“The Lyrics” According to Paul McCartney

Editor’s Note: Now released in paperback, our writer was able to luxuriate in the stories and details of the Beatles/McCartney catalog.


Despite officially breaking up over half a century ago, the public’s fascination with the Beatles remains undiminished. This enduring interest was reignited with the release of the Anthology series (1995-1996), which included videos of the three surviving Beatles performing together one last time and the release of “Free as a Bird” and “Real Love.” These two songs, utilizing audio scrubbing technologies to enhance John Lennon’s low-quality demo tracks, marked the almost-final releases by all four Beatles.

In 2016, Ron Howard directed The Beatles: Eight Days a Week – The Touring Years, a documentary focusing on their touring years. In 2021, Peter Jackson used modern AI and computer technologies to sift through 60 hours of unseen footage from Michael Lindsey-Hogg’s January 1969 film of the Let It Be sessions, producing a fresh take on those recordings. In 2023, a previously unusable John Lennon demo became the basis for another Beatles release titled “Now and Then,” with contributions from Ringo Starr, Paul McCartney, and George Harrison, mostly done in the 90s. Additionally, Jackson’s team meticulously restored the original Let It Be film, which was recently released on the Disney+ streaming platform.

Accompanying these films and audio releases, numerous written works by those closest to the Beatles have provided varied insights. Notable examples include Tune In: The Beatles: All These Years by Mark Lewisohn and Here, There and Everywhere: My Life Recording the Music of The Beatles by Geoff Emerick. Most recently, editor Paul Muldoon compiled the lyrics of every Beatles and Paul McCartney song, along with commentary from McCartney, in a book titled The Lyrics: 1956 to the Present.

Organized alphabetically, from “All My Loving” to “Your Mother Should Know,” this over 500-page book includes McCartney’s earliest song, “I Lost My Little Girl,” written in 1956 after his mother’s death. McCartney views this collection as akin to an autobiography, as each song reflects his life experiences at the time of its writing. Encouraged by his brother-in-law John Eastman and publisher Bob Weil, McCartney embarked on this project in 2015, completing it over five years.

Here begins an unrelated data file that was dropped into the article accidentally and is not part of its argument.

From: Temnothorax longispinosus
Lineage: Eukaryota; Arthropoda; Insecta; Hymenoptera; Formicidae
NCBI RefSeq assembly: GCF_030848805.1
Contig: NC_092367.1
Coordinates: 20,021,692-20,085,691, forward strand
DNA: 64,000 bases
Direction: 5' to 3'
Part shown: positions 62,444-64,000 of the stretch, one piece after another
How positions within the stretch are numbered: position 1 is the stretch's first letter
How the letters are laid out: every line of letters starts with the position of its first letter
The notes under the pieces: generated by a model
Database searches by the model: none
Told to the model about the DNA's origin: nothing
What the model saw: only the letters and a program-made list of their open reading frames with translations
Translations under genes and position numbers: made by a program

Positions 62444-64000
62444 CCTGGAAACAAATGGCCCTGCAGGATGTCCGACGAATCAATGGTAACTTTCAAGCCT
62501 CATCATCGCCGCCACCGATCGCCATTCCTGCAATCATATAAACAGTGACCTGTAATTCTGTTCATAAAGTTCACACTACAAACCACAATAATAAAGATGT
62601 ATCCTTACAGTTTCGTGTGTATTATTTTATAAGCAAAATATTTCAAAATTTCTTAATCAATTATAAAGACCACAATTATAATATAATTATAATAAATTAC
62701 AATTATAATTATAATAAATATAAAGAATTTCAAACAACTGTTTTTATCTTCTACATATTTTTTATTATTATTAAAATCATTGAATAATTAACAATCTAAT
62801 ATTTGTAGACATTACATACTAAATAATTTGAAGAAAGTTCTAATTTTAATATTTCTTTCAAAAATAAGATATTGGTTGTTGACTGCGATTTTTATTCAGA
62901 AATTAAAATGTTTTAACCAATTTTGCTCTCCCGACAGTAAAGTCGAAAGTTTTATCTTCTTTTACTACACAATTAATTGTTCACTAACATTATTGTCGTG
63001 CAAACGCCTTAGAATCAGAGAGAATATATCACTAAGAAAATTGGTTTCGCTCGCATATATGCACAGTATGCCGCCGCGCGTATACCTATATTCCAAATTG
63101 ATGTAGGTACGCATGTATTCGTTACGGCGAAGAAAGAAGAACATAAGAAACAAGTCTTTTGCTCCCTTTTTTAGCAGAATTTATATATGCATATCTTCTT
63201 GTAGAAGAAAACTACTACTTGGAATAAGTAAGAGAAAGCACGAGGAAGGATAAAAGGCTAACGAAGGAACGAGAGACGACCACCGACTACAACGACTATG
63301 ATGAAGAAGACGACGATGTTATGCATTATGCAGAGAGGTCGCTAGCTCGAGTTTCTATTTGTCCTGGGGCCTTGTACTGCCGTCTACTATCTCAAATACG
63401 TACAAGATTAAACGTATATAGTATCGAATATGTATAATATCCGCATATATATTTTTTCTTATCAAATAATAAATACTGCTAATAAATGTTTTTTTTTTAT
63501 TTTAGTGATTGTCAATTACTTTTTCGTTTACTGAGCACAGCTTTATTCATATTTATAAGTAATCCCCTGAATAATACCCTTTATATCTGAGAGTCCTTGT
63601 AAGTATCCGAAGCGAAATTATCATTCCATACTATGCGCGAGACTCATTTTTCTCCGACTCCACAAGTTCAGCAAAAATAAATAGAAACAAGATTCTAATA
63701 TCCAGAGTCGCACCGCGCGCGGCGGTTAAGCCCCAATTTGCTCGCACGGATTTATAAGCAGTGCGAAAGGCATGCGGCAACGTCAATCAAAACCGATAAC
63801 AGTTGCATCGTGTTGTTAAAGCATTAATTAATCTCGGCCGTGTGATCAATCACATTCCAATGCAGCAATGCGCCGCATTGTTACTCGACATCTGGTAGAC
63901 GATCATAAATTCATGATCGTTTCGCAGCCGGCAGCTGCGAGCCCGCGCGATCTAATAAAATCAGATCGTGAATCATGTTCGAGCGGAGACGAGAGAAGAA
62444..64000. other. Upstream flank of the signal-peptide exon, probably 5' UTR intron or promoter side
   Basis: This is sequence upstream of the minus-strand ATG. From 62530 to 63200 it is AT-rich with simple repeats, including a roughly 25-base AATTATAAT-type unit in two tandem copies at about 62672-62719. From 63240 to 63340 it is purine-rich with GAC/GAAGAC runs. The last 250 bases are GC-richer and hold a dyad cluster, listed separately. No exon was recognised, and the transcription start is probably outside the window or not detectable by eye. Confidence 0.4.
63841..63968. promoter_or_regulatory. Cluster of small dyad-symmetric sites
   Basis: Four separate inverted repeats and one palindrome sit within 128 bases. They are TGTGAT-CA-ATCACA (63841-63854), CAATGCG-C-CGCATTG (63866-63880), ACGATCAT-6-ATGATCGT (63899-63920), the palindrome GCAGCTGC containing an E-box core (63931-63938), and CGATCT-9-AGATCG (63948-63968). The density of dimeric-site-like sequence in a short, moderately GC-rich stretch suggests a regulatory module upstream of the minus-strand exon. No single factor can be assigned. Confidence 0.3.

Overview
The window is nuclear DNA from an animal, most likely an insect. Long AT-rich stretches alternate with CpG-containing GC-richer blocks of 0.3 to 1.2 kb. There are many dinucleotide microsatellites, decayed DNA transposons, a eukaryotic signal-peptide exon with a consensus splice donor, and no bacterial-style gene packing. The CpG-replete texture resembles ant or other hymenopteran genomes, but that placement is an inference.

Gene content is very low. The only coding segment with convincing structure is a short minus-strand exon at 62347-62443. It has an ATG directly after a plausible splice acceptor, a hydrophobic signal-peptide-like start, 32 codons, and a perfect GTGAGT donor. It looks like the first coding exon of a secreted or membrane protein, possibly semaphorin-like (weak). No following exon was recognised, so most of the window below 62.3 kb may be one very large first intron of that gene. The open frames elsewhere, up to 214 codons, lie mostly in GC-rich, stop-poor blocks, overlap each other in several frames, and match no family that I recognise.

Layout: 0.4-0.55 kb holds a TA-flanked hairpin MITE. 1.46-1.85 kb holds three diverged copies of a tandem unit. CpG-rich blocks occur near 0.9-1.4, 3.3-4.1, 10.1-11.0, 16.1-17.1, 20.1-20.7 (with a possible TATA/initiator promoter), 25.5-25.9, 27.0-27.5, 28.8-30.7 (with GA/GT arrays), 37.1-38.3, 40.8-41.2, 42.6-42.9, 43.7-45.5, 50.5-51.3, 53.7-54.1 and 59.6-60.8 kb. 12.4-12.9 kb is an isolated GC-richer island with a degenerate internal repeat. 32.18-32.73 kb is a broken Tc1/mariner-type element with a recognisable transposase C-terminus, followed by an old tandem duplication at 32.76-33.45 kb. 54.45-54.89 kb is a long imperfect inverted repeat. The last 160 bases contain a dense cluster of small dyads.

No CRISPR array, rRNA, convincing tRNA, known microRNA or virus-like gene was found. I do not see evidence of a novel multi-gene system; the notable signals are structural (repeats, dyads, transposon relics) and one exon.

The Lyrics features a 25-page introduction by Muldoon and McCartney, offering poignant commentary on McCartney’s upbringing in a working-class Liverpool neighborhood, surrounded by a loving family and friends. Each song is presented with its full lyrics, release date, recording location, writing credits, and often related photos or images of the original handwritten lyrics.

Some interesting excerpts from the book include:

  • “For No One”: A song about the end of a relationship, reflecting McCartney’s breakup with Jane Asher. He uses double meanings in the lyrics, such as “the day breaks,” indicating both the arrival of morning and the breaking of one’s day. He describes the songwriting process as fragments of sentences coming to mind that suggest a cadence or structure. And this leads to additional fragments.  Pretty soon you have the structure and meter for an entire song.

  • “Silly Love Songs”: A response to criticisms that McCartney’s songs were overly sentimental. McCartney defends the value of love and suggests that cynicism towards love may stem from a lack of personal experience with it.
  • “Warm and Beautiful”: One of McCartney’s favorite songs, written for Linda McCartney. “A love so warm and beautiful / Stands when time itself is falling.”   The brass ensemble harkens back to his dad’s brass band.  While his father wanted Paul to play a brass instrument, when Paul asked instead to learn guitar his father replied simply “Yes, okay.”